It all began about six weeks ago. Well, no. Actually it started several years ago when I first experienced osteoarthritis in my fingers and, coincidentally, insomnia. But, for the sake of this tale, the story began six weeks ago when I saw an ad on Facebook for CBD gummies.

In case you have never been in need of or interested in the by-products of the cannabis industry, I should explain that CBD, or cannabidiol, is a component of the Cannabis sativa plant. It is also very helpful in relieving chronic pain, moderating seizures, and reducing insomnia. It is not the component of Cannabis that most people think of which is THC or tetrahydrocanabidinol. That is the stuff that makes you high. CBD doesn’t make you high; it relieves pain. At least, it does for some people and I am one of them. CBD may contain a small amount of THC, so that has to be on the label, but it is not a significant amount.

I should also add that I am fortunate enough to live in a location where these products have been legalized, and I have been benefitting for about three years from CBD oil drops to help me sleep and CBD cream to alleviate the stiffness and pain in my knuckles for about a year. Neither product produces side effects, and that makes them much more desirable than the pain killers that make me dull and the sleep agents that make me stupid.

So, when I saw an ad on Facebook for CBD gummies with the endorsement of David Suzuki and that guy who is nasty to people on Dragons Den, I thought “Oooh, that reminds me. I’m running out of CBD oil.” And I clicked the links. I figured that whatever I ordered would arrive at just about the date when I needed them.

I ordered a jar of gummies, avoided the obvious teases to buy larger quantities, and paid by Mastercard. When I got the receipt I saw that it was for more than twice what I had anticipated. First of all, the prices quoted had been in US dollars, not Canadian dollars, so automatically I had to pay more than I expected. Secondly, I had been billed for twice as many gummies as intended. Then, there was a shipping charge for the “free” samples of other stuff. And there was a charge for the “subscription” that I had not signed up for. The cost had gone from an acceptable $62 to an unacceptable $162.98 (Canadian).

David Suzuki from The Canadian Press via CBC.ca

Immediately, I called my bank and asked them to cancel the payment. Unfortunately, they cannot do that for online purchases that I have agreed to buy. So, I called the company and, as calmly and sternly as possible, I asked them to cancel the order. I told them that they were using deceptive marketing practices and I was not happy. They said they couldn’t cancel the order. It had already been processed. Yeah, right.

So then I contacted Facebook and let them know about the deceptive ad on their site. They didn’t respond.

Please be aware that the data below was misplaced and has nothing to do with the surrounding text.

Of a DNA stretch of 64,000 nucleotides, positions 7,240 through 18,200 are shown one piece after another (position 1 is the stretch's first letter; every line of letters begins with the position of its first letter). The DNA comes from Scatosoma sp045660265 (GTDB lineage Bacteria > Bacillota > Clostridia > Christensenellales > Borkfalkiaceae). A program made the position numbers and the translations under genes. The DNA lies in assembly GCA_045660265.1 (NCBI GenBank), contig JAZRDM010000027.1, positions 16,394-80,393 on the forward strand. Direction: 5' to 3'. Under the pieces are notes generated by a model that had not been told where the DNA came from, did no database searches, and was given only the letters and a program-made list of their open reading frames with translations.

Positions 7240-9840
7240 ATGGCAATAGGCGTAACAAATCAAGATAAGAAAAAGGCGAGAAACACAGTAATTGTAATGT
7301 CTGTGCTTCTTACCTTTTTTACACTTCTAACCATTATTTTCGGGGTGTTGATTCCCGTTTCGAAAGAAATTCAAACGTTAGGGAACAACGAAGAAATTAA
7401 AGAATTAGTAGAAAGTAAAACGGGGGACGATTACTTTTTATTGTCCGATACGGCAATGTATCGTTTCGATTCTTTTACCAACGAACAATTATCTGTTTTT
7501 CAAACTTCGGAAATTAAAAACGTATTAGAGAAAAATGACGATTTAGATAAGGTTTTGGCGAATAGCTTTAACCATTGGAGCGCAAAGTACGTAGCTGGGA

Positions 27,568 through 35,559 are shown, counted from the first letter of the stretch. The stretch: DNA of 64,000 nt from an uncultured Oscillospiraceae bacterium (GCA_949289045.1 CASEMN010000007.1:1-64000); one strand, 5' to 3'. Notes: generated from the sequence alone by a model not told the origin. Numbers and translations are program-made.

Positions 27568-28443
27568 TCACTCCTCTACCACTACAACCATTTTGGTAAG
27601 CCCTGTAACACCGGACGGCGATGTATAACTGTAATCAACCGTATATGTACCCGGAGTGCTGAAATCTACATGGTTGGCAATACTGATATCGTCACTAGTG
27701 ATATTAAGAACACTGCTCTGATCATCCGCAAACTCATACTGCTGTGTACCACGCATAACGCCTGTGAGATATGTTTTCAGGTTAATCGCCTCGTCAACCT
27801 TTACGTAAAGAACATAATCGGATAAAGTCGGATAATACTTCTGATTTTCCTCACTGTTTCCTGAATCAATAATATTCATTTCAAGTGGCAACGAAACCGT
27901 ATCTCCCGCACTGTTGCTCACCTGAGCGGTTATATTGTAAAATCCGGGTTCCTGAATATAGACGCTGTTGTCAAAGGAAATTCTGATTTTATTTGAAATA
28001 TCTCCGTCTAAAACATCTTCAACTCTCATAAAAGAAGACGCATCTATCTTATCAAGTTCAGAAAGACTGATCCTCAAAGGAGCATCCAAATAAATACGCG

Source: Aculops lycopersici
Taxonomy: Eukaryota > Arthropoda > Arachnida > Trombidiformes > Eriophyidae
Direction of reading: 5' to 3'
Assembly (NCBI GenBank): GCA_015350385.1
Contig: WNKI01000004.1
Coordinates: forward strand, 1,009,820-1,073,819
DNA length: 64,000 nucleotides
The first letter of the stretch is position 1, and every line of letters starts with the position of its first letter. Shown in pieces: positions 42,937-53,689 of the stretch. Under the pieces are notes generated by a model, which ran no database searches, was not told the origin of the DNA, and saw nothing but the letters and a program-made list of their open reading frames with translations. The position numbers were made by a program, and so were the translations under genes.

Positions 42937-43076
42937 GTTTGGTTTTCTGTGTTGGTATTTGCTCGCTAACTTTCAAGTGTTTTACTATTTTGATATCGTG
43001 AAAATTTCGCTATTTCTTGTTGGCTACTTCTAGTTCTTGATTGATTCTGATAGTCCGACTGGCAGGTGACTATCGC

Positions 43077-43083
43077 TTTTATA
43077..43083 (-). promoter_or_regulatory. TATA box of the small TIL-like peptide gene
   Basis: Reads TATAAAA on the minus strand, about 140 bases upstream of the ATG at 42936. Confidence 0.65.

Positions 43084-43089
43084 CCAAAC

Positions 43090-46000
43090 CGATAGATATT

After a few days I received notice from the CBD gummy people that they couldn’t cancel my order because it had already been shipped, but they were going to cancel my subscription and put the credit for that on my card. Gee, thanks guys. I didn’t even know I had subscribed to anything. Following that I got about five emails telling me that my shipment was on its way. It still has not arrived.

Today I saw an article on CBC online about this very issue. Apparently it is a scam that has entrapped many people, and the police are now involved. I had thought that it was just a personal faux pas, but it turns out I am far from unique in being deceived by this company. The name of the business is a moving target, but the ad and the use of David Suzuki are constants.

Inspired by the article, I contacted my bank again and this time they agreed to open a claim against the company on the grounds that no goods have been received. I was thankful that no-one at the bank mocked me for my naïveté, although they might have been secretly grinning.

The same cannot be said of the trolls who write comments on the CBC website. Several people there felt it their duty to smugly denounce my ignorance and to make it clear that they would never, ever, have fallen for such an obvious deceit. I tried to maintain my dignity in responding to a couple of these comments, even though I know it is a wasted effort, but in the end I just stopped reading the responses.

I do, though, want to give my support to everyone who has ever been scammed. You are in very good company! Not only am I on your side, but so is everyone throughout history who has ever been conned. We may have shortcomings but we will never be as low as the people who insult and mock the victims of crime.


  1. Very interesting! A few years ago I was taken by some computer scammers claiming to be Microsoft. When I realized what had happened I cancelled my Visa, and they hadn’t taken out my money yet so I was ok, but literally for years they have phoned claiming to have taken hundreds of dollars out of my Visa account or bank account and would I phone them If I wished to cancel. At least once they phoned twice in one day claiming to have taken out different amounts.

  2. There are always people with that, never happen to me attitude. You are right to ignore them.
    As for the CBD, I started using it a few weeks and love it for muscle and joint pain and for getting a better quality of sleep. I have been reading that it is best to avoid for 2 days to 2 weeks before surgery. I know I have surgery coming up soon so have stopped using the drops. 😟. It will be nice when I am comfortable using them again.

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